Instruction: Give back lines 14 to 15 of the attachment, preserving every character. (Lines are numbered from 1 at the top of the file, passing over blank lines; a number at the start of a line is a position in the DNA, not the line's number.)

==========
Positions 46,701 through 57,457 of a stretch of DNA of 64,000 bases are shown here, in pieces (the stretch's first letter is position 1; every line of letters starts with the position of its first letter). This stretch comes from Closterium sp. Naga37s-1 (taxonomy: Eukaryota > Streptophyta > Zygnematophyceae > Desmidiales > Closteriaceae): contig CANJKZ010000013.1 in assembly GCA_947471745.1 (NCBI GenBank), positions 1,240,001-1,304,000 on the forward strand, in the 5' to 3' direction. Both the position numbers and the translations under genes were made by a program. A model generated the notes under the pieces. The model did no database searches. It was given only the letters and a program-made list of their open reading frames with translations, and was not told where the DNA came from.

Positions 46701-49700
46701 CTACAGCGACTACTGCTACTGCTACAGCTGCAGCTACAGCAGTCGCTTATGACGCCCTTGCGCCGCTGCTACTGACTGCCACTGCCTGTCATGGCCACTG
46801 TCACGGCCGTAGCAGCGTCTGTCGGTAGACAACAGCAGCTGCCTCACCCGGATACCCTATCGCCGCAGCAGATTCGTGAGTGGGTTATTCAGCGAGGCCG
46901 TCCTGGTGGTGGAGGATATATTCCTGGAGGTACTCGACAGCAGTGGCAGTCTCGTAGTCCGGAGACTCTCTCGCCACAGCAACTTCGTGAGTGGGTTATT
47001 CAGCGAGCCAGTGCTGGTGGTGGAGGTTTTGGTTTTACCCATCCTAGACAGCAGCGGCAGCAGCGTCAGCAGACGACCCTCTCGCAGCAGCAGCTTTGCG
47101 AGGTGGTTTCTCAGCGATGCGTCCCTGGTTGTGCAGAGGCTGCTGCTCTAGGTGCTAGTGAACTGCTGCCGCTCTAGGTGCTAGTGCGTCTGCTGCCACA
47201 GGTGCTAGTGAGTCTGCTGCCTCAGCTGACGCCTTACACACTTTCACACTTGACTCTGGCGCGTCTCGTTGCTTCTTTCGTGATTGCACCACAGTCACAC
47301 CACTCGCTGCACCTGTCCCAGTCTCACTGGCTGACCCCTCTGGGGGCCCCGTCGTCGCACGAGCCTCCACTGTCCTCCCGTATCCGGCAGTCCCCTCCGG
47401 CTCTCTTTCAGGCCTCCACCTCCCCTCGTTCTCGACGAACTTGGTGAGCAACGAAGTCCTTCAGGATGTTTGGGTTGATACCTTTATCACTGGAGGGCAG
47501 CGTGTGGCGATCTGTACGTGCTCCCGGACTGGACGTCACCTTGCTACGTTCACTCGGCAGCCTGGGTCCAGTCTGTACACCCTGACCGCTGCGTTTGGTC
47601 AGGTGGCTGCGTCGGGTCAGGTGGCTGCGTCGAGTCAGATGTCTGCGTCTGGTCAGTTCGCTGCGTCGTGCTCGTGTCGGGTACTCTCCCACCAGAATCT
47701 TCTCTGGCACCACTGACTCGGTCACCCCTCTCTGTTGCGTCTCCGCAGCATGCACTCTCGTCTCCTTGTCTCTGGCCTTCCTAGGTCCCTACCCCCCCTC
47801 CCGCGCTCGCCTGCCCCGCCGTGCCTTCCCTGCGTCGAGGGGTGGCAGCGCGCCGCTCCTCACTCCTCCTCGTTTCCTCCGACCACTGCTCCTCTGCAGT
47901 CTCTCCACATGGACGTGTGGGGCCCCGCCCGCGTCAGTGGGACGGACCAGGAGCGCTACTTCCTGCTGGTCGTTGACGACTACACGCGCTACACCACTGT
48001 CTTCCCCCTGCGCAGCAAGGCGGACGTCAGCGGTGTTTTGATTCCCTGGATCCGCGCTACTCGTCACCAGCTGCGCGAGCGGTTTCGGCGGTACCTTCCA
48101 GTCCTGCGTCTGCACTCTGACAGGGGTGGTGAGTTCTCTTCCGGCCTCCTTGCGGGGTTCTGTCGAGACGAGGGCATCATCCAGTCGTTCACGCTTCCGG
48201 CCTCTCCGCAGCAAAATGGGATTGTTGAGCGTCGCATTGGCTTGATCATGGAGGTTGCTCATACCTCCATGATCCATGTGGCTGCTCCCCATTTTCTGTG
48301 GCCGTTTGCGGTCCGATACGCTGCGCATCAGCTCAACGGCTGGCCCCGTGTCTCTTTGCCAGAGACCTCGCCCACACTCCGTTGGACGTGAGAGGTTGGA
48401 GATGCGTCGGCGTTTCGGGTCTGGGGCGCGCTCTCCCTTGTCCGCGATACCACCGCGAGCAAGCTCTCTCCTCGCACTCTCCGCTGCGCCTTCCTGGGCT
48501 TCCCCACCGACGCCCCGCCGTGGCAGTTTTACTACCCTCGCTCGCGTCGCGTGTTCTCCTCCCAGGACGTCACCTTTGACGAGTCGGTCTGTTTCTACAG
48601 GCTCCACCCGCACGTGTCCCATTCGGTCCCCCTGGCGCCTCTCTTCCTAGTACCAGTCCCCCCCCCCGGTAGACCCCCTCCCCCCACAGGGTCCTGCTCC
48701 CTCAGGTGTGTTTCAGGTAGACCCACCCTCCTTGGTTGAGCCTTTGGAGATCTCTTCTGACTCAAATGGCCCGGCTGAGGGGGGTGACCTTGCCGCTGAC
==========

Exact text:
47801 CCGCGCTCGCCTGCCCCGCCGTGCCTTCCCTGCGTCGAGGGGTGGCAGCGCGCCGCTCCTCACTCCTCCTCGTTTCCTCCGACCACTGCTCCTCTGCAGT
47901 CTCTCCACATGGACGTGTGGGGCCCCGCCCGCGTCAGTGGGACGGACCAGGAGCGCTACTTCCTGCTGGTCGTTGACGACTACACGCGCTACACCACTGT